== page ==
My data has two variables: treatment (untreated vs treated) and exon number (control, 1 and 9), each with 3 replicates. So 18 samples total but 6 unique groups (untreated-ctrl, treated-ctrl, untreated-1, treated-1, untreated-9, treated-9).

I started by coding everything into one design matrix, then making contrasts for all the comparisons I care about

```
# No intercept, all data
design <- model.matrix( ~0 + group)
contr.matrix <- makeContrasts(
Ex1Unt = untreated_1 - untreated-ctrl,
Ex9Unt = untreated_9 - untreated-ctrl,
Ex1Treat = treated_1 - treated_ctrl,
Ex9Treat = treated_9 - treated_ctrl,
Ex1 = treated_1 - untreated_1,
Ex9 = treated_9 - untreated_9,
levels = colnames(design))
v <- voom(dge, design, plot=TRUE)
fit <- lmFit(v, design)
fit <- contrasts.fit(fit.voom, contrasts=contr.matrix)
fit<- eBayes(fit.voom, trend=TRUE)
summary(decideTests(fit))
Ex1Unt Ex9Unt ...
Down 2099 968 ...
NotSig 12434 14619 ...
Up 1396 342 ...
```

My understanding is that since my design matrix is orthogonal, the intercept vs no-intercept approach should give me the same output. So I tried the analysis with an intercept but it gave me very different numbers.

This time I subsetted the data to just the untreated samples (untreated_ctrl, untreated_1, untreated_9)

```
# With intercept, just Untreated data
design_meanref <- model.matrix(~group)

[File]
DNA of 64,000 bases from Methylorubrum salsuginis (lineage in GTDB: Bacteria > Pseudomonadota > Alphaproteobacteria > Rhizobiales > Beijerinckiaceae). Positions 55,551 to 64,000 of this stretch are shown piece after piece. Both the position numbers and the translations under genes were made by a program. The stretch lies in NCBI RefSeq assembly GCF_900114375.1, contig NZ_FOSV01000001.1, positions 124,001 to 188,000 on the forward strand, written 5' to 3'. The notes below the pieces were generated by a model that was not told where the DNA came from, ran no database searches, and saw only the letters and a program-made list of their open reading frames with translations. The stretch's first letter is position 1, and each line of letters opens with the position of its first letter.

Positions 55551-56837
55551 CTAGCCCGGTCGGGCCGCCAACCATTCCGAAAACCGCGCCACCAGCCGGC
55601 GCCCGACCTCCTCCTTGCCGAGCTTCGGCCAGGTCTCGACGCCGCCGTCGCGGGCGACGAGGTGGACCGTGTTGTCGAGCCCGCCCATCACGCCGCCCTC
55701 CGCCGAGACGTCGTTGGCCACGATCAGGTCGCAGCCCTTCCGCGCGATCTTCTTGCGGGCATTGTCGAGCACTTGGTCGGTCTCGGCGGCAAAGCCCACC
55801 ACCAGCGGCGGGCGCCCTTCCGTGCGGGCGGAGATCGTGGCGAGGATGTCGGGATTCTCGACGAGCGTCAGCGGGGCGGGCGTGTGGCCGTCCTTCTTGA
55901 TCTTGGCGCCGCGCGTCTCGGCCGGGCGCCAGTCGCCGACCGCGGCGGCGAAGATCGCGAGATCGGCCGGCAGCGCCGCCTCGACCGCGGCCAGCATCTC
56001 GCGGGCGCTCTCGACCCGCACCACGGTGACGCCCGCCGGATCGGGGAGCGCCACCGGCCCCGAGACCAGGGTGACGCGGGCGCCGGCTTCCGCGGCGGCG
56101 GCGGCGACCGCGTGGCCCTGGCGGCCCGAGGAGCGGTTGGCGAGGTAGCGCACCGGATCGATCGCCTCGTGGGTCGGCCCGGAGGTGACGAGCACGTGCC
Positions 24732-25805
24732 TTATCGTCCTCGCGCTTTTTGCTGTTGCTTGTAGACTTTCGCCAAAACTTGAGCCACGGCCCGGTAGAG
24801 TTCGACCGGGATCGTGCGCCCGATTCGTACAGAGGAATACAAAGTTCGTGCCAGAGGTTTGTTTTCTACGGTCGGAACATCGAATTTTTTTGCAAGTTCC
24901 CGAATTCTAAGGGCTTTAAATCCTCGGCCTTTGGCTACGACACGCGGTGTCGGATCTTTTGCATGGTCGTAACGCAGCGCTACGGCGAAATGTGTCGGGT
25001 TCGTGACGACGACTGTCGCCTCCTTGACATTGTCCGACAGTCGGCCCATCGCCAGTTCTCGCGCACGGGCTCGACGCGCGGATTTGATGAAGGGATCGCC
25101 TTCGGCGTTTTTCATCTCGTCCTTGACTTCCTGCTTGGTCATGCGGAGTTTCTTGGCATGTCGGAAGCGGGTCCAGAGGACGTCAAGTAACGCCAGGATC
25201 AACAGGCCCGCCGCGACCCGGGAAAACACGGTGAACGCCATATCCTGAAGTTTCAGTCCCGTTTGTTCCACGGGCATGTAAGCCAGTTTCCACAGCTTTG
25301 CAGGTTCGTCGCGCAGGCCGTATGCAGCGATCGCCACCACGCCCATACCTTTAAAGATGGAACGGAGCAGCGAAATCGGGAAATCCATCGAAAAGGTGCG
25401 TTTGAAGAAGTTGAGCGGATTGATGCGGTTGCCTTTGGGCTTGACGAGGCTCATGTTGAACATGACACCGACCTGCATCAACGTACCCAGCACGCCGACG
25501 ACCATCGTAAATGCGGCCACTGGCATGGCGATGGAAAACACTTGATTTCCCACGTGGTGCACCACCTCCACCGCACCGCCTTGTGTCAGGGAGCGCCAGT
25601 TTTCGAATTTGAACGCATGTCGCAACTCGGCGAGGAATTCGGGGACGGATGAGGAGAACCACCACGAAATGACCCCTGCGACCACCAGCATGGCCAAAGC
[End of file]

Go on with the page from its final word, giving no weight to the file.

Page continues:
v <- voom(dge, design_meanref, plot=TRUE)
fit <- lmFit(v,design_meanref)
fit <- eBayes(fit)
summary(decideTests(fit))
(Intercept) groupingEx1 groupingEx9
Down 493 2473 1311
NotSig 1695 11336 12958
Up 13041 1420 960
```

My hunch was that this is different because this was just a subset, though I'm not sure why that would be the case. But I tried the first approach again, this time with the same subset.

```
# No intercept, just untreated data
Ex1 Ex9
Down 2487 1333
NotSig 11319 12941
Up 1423 955
```

So two questions here:

1) Why were the numbers so different in my first and second analyses? Why did including all the data change the expression analysis so much even though I was looking at distinct groups in my comparisons? Which is more accurate?

2) Why did my third approach give me very close, but not the exact same result as the second?

Thank you!

Hi Gordon, thanks for the clarification regarding subsetting the data. I re-ran it with the whole data set with and without the intercept. I did rename some of the variables for simplicity/clarity in my original post and I've updated my annotation.

## No intercept, all data

## With intercept, all data

The results comparable here are the first two columns of the first output, and the last two columns of the second output (comparing untreated ex1 and ex9 to untreated_ctrl as the reference). The difference is not that much, but it's not exactly the same. I read from an old thread that this could be the case with non-orthogonal data, which mine is not.

You should write functions or loops/lapply constructs to ensure that the exact same chunk of code runs with different params (here that would be the design). By eyeballing I see:

...as a difference, that is already the case in the toplevel question.

Thank you for the extra set of eyes! I was trying a lot of different options, including trend, and I forgot to remove it when copy+pasting since I've been staring at it for so long. I'm getting the same results now.